Only, there’s nothing hypothetical about it: a world without net neutrality in literally any capacity existed long before February 2015, and the internet seemed to work fairly well without it. The spooky hypotheticals remained completely hypothetical. In an apocalyptic wasteland without net neutrality, ISPs would be free to charge premium rates, which sounds unfair, but companies already do in other industries. You paying a kind of “premium rate” for higher quality goods and services is effectively the difference between McDonald’s and Sardi’s, but no one in Washington is clamoring that a Big Mac costs the same as a Big Sard.
Consider for example, airlines: the more expensive first-class tickets grant additional privileges that aren’t associated with the comparatively cheaper ones in coach. But, regardless of the ticket someone buys, airlines won’t deny anyone the right to fly wherever they want. Take it from someone who cannot stress enough that he isn’t even a representative of a big, scary corporation — that would be a monumentally stupid decision.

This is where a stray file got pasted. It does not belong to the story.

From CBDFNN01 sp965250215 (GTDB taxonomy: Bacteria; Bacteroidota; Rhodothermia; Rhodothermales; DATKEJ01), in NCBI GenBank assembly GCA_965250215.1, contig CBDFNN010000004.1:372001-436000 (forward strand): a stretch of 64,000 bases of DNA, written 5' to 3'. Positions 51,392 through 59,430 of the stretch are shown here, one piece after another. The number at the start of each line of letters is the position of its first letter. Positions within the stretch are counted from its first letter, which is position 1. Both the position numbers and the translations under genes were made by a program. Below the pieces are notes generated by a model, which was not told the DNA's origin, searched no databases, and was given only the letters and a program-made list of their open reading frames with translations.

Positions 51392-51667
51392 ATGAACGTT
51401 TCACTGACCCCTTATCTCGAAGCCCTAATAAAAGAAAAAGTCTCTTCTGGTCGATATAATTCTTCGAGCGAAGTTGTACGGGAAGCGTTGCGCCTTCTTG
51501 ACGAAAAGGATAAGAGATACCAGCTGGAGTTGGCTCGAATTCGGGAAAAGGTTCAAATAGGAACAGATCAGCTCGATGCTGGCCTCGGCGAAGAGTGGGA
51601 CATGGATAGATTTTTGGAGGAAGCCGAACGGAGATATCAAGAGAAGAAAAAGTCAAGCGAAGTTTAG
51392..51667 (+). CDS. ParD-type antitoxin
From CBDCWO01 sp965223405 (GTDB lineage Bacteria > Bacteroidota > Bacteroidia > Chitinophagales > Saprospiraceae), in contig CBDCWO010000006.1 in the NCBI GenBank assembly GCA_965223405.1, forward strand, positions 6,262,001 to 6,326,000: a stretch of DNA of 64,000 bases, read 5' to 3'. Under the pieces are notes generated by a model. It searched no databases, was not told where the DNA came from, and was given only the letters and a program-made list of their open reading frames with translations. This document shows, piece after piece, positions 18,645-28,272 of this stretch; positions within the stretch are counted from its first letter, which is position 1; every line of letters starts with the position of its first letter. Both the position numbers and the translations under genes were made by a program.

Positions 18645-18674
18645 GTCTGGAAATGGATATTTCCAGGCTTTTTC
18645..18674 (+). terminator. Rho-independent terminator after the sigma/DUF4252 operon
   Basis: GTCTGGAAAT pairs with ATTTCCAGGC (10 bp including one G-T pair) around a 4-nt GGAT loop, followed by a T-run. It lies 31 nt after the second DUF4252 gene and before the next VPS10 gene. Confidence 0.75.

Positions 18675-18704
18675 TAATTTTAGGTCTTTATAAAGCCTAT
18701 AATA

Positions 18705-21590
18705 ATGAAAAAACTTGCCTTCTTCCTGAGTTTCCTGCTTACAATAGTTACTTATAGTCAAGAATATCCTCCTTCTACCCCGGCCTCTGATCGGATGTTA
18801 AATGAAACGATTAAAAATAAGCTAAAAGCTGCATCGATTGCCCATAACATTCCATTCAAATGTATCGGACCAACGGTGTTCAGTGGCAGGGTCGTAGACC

Big corporations kind of suck, yes, and it’s no secret that companies, as a collective, are really only motivated by making money, but they also understand that their consumers have wants and needs, and meeting them is what makes money. If American Airlines won’t stop you from flying to the JFK Airport because they’re afraid you might fly Delta on the way back, there’s no reason to assume that Comcast would stop you from watching YouTube because you might see an add for AT&T.
In any case, you’d just hit “Skip Ad” anyway, and if they didn’t give you a “Skip Ad” button, you’d just resent AT&T for not putting one in their stupid ad. Even in the imaginary scenario wherein your service provider blocks your access to YouTube because they want you to use (ugh) Vimeo instead, someone smarter will come along and say that, if you use their services, you get YouTube for free. There will always be one — demand for YouTube (and other mastodons like Google or Instagram) is far too high for there simply not to be.